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Africa is the Final Frontier for Mobile Phones

When world's predicted four-billionth mobile phone subscription comes before the end of 2008, it will have taken just five full quarters for the latest billion net additions.

The engine for this rapid growth has been the tremendous consumer demand seen in emerging markets, such as China and India, where in each of these countries there have been over 50 million new mobile subscriptions in the last six months alone -- as well as significant growth in markets such as Indonesia, Vietnam, Pakistan and Brazil.

The rise of global mobile subscription numbers is set to slow, with Informa Telecoms and Media's forecast suggesting the five billionth subscription will be signed during 4Q 2011, with worldwide penetration reaching in excess of 70 percent by this time.

Only in Africa will penetration at the end of 2011 still be below 50 percent.

"It is clear that the mobile industry will see a slowdown in growth -- it is simply untenable for the extraordinary growth witnessed over the last 18 months to continue," says Informa Principal Analyst, Nick Jotischky.

Even taking the fastest growing regions of Asia Pacific and Africa into account, where we will see well over 20 percent year-on-year growth in subscription numbers this year, Informa's forecast suggest that this growth rate will slow to below 10 percent in 2010.

Facing the reality of this slowdown in growth, the world's largest mobile operators are broadening, and in some cases reconsidering their strategic thinking. Informa's report studies the parallel business lines being assumed by the likes of Vodafone, China Mobile and Telenor.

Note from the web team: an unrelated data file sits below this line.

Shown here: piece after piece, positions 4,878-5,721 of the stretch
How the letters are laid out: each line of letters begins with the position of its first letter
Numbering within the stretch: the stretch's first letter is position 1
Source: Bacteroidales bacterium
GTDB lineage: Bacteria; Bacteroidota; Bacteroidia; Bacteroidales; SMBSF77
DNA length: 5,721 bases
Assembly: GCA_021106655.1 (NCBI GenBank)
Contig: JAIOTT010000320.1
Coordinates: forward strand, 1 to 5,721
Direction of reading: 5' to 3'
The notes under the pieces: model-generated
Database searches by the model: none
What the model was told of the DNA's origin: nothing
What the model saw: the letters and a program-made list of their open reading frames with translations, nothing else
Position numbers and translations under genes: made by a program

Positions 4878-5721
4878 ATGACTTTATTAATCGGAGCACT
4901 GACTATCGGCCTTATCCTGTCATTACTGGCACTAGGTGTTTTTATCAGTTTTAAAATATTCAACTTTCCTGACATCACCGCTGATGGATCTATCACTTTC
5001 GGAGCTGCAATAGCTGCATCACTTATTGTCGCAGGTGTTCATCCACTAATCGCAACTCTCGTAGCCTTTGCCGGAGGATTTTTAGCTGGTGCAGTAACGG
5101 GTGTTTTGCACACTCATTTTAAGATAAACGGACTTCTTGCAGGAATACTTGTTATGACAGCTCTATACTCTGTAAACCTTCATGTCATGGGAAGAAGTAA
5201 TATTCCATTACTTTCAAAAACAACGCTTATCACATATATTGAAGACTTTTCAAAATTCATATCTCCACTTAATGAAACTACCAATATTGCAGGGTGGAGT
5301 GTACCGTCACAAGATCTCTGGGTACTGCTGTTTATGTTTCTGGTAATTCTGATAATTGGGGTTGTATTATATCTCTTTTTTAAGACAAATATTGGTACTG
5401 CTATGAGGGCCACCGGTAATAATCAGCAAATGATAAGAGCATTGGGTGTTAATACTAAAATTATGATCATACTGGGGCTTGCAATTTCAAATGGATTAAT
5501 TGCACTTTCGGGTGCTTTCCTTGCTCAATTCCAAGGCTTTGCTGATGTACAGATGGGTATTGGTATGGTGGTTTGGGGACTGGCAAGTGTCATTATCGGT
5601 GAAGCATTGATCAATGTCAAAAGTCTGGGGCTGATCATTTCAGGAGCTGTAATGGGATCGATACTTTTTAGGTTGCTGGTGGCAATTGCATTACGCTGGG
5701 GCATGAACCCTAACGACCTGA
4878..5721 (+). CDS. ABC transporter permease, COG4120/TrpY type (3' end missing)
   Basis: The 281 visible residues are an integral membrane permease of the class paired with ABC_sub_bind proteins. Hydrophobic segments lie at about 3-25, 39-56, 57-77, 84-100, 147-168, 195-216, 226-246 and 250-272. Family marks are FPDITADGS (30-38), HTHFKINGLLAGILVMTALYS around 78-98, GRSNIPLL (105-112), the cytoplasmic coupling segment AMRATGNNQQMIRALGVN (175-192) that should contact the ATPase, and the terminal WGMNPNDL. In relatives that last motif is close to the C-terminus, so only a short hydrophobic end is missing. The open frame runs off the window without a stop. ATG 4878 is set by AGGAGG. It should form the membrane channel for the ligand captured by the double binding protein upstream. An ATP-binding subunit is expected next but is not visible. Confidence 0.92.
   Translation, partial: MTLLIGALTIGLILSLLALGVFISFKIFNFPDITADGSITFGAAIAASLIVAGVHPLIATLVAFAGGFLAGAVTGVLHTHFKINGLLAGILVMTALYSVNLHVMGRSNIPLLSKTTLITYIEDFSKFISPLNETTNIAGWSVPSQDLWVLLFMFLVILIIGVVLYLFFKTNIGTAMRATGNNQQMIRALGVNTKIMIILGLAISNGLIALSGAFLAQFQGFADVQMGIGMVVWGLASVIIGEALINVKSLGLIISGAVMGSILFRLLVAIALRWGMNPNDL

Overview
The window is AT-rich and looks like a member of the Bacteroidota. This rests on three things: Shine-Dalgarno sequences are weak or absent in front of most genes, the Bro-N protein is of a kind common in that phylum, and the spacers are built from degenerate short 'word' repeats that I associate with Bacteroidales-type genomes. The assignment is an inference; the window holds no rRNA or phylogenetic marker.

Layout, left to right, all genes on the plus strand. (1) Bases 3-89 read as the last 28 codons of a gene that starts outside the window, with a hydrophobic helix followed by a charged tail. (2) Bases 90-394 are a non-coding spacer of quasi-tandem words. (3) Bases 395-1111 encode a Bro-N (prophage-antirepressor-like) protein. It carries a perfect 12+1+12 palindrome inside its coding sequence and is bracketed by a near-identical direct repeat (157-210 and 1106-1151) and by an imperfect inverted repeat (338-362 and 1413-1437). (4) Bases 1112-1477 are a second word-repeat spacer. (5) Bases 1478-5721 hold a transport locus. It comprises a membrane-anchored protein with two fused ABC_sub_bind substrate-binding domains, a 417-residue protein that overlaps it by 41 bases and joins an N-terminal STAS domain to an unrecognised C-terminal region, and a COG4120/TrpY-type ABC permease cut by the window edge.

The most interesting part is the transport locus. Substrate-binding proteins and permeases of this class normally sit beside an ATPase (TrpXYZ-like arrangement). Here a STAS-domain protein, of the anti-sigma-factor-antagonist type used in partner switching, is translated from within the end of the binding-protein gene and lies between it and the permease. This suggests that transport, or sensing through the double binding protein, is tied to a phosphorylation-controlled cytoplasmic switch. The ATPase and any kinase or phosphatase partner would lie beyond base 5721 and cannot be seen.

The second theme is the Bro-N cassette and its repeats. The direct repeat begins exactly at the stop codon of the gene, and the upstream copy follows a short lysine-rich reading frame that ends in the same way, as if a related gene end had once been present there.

On the one hand, the extension of basic mobile connectivity to new lower-income groups remains central to their strategic direction, but increasingly so too is the accelerating collision of broadband Internet and mobility.

"Mobile broadband services, and in particular the evolution of HSPA, have reinvented the business case for 3G technologies and as a result mobile Internet services are helping to provide operators with new business streams, particularly within higher-income groups," Jotischky explains.

Emerging markets are no longer quite as attractive as they once were as the race to extend rural network coverage has given the ultimate challenge to operators -- how best to reach out to low income groups and still make a profit. It is no longer just about the quantity of subscriptions, but also the value that can be attributed to these subscriptions.

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